The road to a truly inclusive workplace; learnings from enterprises already on track
There is a large and rich demographic which a talent-hungry economy like India cannot afford to ignore anymore. I’m talking about the 2.68 crore people with disabilities (PWD) in the country, according to census data released by the Registrar General of India.
To view PWD as implications of added cost in the form of special facilities, access, etc., is both old fashioned and myopic, particularly in an age of rapid technological advancement. Companies have come to realise that if PWD are unable to function or integrate effectively, it is a poor reflection of the company’s own infrastructure and human resource (HR) policies. Besides, as the largest minority group in the world, PWD are an integral aspect of a diverse workforce.
In India, one of the largest employers of PWD is Flex, a Sketch-to-Scale™ solutions provider that designs and builds intelligent products for a connected world. From shop floor to senior managerial levels, nearly 100 PWD are integrated into every stage of the company’s operations, proving that this is not only possible, but also sustainable.
As HR managers, it is our responsibility to leverage all available avenues to identify and integrate skilled PWD into the work force – from government provisions like tax benefits, to company policy. Once on board, it is up to us to make them feel comfortable and train them to be confident, competitive, collaborative and creative.
However, this kind of integration requires an understanding, time and some initial investment.
At Flex, the PWD we have on board have exhibited reliability, excellent problem solving skills and a degree of adaptability that is extremely relevant to dynamic business environment. They understand the need to innovate, to find new and better ways to complete the job. Often overlooked in job interviews, their confidence tends to take a beating. Conversely, when an organisation puts its faith in them, they blossom. Their endurance against obstacles and their enthusiasm is infectious and greatly improved work dynamics. It is no accident that some of the most inclusive companies with robust policy for PWD are also among the most profitable.
An added advantage for a product brand that employs specially-abled people is that these employees can provide keen insights on consumers with disabilities and may help develop products or services keeping the customers’ needs in mind.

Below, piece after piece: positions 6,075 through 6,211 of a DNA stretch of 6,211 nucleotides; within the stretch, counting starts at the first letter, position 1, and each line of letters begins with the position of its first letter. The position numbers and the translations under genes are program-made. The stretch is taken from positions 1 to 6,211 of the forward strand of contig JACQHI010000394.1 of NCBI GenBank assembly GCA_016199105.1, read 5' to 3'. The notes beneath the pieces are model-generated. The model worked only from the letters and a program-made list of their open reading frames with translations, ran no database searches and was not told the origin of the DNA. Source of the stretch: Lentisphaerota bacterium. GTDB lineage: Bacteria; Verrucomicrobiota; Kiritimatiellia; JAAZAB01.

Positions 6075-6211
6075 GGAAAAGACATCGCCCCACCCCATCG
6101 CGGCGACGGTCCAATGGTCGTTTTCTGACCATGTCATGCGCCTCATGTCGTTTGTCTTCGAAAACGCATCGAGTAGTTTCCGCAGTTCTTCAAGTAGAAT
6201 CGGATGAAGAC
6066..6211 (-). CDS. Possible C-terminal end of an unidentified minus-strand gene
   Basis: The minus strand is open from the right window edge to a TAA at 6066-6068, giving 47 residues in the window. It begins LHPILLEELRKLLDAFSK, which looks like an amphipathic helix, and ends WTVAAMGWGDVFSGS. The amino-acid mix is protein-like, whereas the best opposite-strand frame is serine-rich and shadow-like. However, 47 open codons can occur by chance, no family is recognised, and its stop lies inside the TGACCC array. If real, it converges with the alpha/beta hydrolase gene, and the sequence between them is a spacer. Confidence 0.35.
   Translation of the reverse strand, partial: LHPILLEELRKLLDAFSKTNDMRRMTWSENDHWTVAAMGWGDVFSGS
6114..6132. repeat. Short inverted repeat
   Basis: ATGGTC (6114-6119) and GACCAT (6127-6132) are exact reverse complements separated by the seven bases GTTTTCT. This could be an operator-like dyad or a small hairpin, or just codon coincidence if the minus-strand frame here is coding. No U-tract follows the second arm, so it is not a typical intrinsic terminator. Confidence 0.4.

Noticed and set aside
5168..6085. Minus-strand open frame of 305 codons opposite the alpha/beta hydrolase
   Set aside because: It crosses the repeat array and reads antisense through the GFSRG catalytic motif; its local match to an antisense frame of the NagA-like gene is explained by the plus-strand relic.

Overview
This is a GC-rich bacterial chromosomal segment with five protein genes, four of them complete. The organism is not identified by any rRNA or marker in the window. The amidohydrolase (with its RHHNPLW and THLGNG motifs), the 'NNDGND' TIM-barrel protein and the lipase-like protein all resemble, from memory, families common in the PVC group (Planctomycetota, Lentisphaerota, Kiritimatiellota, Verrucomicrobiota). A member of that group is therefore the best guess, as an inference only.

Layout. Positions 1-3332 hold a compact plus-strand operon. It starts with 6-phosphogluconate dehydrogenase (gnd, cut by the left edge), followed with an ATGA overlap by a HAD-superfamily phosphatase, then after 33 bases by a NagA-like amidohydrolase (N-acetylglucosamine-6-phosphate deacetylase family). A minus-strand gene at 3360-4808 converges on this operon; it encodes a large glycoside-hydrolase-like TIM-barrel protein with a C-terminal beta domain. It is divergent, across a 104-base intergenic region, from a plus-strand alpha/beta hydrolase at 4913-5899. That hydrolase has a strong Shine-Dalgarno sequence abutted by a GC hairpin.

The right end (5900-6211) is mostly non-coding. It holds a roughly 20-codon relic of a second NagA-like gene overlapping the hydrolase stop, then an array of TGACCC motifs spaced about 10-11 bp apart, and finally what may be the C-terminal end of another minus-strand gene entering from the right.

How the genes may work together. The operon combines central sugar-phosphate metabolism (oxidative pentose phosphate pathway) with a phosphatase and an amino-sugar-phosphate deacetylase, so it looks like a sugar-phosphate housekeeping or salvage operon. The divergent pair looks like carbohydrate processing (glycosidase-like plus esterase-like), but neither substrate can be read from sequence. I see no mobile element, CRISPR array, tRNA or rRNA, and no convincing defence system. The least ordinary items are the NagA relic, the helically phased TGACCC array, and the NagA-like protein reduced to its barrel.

It is important to build repeatable, effective processes. This ensures that no matter the touch point, sensitivity towards the employee is never compromised. For instance, creating tailored interviews that use an alternative medium of communication while maintaining recruitment standards. Where needed, interpreters or sign language specialists are used.
The things most people take for granted can be difficult for PWD. HR managers have a responsibility to ensure that PWD are comfortable in their new work environment and that all concerns with respect to access are addressed. The obvious first step is to ensure that the facility, and all spaces therein, are conducive to free movement for PWD. Any public space – for work or utility, which is accessed by a regular employee must be accessible to PWD.
The next level is to provide the tools necessary for PWD to carry out their duties. This includes clear channels of communication where required – including translation, and structured training. HR should ideally assign mentors/supervisors for these employees so that they can be inducted in to the workforce properly and can learn the ways of the company.
A majority of PWD have limited job experience (rate of unemployment for PWD is twice that of the rest of the population) resulting in a lack of confidence. It is important to not only give them confidence, but also to sensitize the rest of the team. For example, an entire team at Flex has been trained in sign language to be able to communicate effectively with their colleagues. This is a powerful step towards two-way integration.
Additional initiatives like stress management training, facilitating skip level and one-to-one meetings to address concerns directly,
It Takes Collective Will
While perceptions are changing, the numbers in our country are still low, a lot of work needs to be done. The ratio of jobs between people with and without disabilities in the country is skewed towards the latter.
To create an inclusive environment, companies will need to make reasonable adjustments to the work areas, modify technology and make information accessible in alternate formats or make changes to tasks or working hours.
A sustainable model must maintain strict control over rights and policies. They should be executed in a way that will minimize discrimination during the hiring process and in rewards and recognitions. For instance, Flex wages are in line with industry standards and compliant with wage board rules; it provides insurance cover and there are plans to soon bring PWD into the Provident Fund ambit as well.
Strengthening the Brand
As a welcome side effect of creating an inclusive workplace, the brand’s reputation as a preferred employer is cemented. The sentiments of stakeholders – suppliers, consumers, employees or even prospective investors, are kept positive. Hiring from the local community becomes more efficient.
The PWDs at Flex have been often featured by prestigious publications for their courage and remarkable journeys. And as an enterprise, Flex is the recipient of the Best Private Employer Award instituted by the Government of Tamil Nadu. We take these with quiet satisfaction, and as indicators that we’re doing something right.
It is, however, important to bear in mind that the hiring and retention of PWD is not based on philanthropy, but on purely progressive and practical principles. It isn’t just about doing the right thing, but doing the smart thing. There is no better time than now.